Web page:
Arizona is being fed propaganda the likes of which America has not seen since the days of Woodrow Wilson, courtesy of The Arizona Republic.
In an effort to promote its purely leftist / open borders agenda, The Republic is running a multiple part series describing the woes of illegal aliens who are now suffering because of the racists in Arizona who hate all brown people.
Last week's propaganda piece by The Republic described the troubles of a poor illegal family who was so frightened of Arizona's new anti-illegal alien law that they picked up and moved all the way to Pennsylvania.
The article, entitled "Undocumented couple leave SB 1070 behind," began:
"A white Ford pickup with Arizona plates is driving north on U.S. 191 headed for the Utah border. Afraid of encountering police, the family inside is traveling at night. The pickup's headlights cut through a sea of darkness.
The family is in a hurry to get out of Arizona, to get away from the state's harsh new immigration law."
The pickup crosses into Utah at 11:59 p.m. Luis Sanchez breathes a sigh of relief as his wife, Marlen Ramirez, keeps driving. Both are undocumented immigrants from Mexico.
"Look," he says. "We are here. We have arrived in Utah."
They have made it safely out of Arizona, past the Maricopa County sheriff's deputy they saw as they were leaving Surprise and past the highway patrol cars they saw along Interstate 17 between Phoenix and Flagstaff.
Just before leaving, Luis and Marlen broke the news: The dogs would have to stay and would be given to another family. Vanessa (their 10-year-old daughter) turned her head. Tears ran down her face.This week's piece of anti-rule-of-law literature is a compelling story about Oscar Vazquez, a man who recently had the honor of standing before President Barack Hussein Obama as he was introduced as an "outstanding graduate," while receiving his degree in engineering from Arizona State University.
A year later, Vazquez sat in a dark bedroom in this dusty city, his engineering degree tucked in a scrapbook filled with other mementos of his college days.
Even as he listened to Obama speak of brighter futures, Vazquez knew his path first would have to go through Mexico, where he would admit his illegal status and ask for permission to re-enter the U.S.
"I decided to take a gamble and do the right thing," he said.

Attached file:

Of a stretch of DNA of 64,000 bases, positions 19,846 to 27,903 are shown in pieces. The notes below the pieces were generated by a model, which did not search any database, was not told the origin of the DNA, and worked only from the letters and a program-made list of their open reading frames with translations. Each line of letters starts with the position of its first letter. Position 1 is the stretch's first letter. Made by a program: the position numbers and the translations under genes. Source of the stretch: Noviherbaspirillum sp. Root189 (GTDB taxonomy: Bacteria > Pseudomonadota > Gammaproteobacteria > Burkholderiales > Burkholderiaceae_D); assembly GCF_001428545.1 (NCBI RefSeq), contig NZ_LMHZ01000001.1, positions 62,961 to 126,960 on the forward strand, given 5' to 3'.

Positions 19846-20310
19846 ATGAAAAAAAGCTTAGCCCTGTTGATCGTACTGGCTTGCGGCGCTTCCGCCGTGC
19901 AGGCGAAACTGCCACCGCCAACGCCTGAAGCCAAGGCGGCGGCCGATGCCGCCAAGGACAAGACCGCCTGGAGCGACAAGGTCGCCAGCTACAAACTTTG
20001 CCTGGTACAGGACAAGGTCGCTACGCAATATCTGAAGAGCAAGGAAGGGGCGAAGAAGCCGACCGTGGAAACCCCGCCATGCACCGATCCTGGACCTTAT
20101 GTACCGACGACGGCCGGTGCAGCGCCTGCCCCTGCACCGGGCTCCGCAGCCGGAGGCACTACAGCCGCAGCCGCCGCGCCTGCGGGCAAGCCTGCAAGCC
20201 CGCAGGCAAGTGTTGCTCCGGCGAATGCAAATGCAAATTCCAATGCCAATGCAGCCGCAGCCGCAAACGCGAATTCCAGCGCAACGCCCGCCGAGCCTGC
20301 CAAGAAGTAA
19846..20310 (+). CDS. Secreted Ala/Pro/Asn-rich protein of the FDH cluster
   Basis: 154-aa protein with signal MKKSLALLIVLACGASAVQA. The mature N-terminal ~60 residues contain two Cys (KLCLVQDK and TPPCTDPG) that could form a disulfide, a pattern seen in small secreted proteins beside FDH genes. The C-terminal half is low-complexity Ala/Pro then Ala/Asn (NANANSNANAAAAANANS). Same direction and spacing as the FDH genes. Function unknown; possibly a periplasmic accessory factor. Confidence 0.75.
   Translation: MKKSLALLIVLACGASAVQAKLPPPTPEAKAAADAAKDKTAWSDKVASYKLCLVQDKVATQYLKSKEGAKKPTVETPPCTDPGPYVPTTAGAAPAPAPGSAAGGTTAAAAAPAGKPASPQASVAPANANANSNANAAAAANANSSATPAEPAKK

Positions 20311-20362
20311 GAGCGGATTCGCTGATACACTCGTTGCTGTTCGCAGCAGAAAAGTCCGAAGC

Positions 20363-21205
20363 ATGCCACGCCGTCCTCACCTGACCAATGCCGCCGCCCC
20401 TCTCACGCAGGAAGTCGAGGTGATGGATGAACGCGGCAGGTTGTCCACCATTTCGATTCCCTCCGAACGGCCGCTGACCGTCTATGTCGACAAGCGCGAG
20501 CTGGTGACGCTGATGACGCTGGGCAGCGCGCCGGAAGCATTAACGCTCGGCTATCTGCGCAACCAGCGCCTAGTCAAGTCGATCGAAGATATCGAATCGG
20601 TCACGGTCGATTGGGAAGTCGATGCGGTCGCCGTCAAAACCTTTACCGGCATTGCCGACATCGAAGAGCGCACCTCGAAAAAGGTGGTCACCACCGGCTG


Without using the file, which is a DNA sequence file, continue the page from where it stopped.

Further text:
Shortly after graduation in May 2009, Vazquez moved to Mexico, separating himself from his U.S. citizen wife and year-old daughter in Phoenix. He figures to remain here at least through March, when, according to a letter from the government, authorities will decide whether he can legally return to the United States.
"He showed his degree in mechanical engineering to his bosses," the article describes, "because they didn't really believe he had one."
"Vazquez, 24, did not want to enter the United States illegally. But he was 12 and, despite his protests, did as his mother told him.
These stories tug at heart strings, no doubt. Certainly the plight of many illegals here in America is a difficult situation to frown upon, since it surely is true that most of these people are good, hard working, honest people just like you and I who want nothing more than the best for their families.
I too want the best for these people and their families. I believe that any good person would.
This is why I propose that The National Council of La Raza, as well as any other groups who claim to be for the rights of Latin people, take their argument straight to the source of the problem: the governments of Latin American nations.
Perhaps if these "rights" groups were to pressure the correct nations - the nations from which these poor people have fled for decades due to their Marxist policies, corruption, and absolute lack of concern for their natural citizens - The United States would not have such appeal, and these good people would not be forced to suffer such trials and troubles.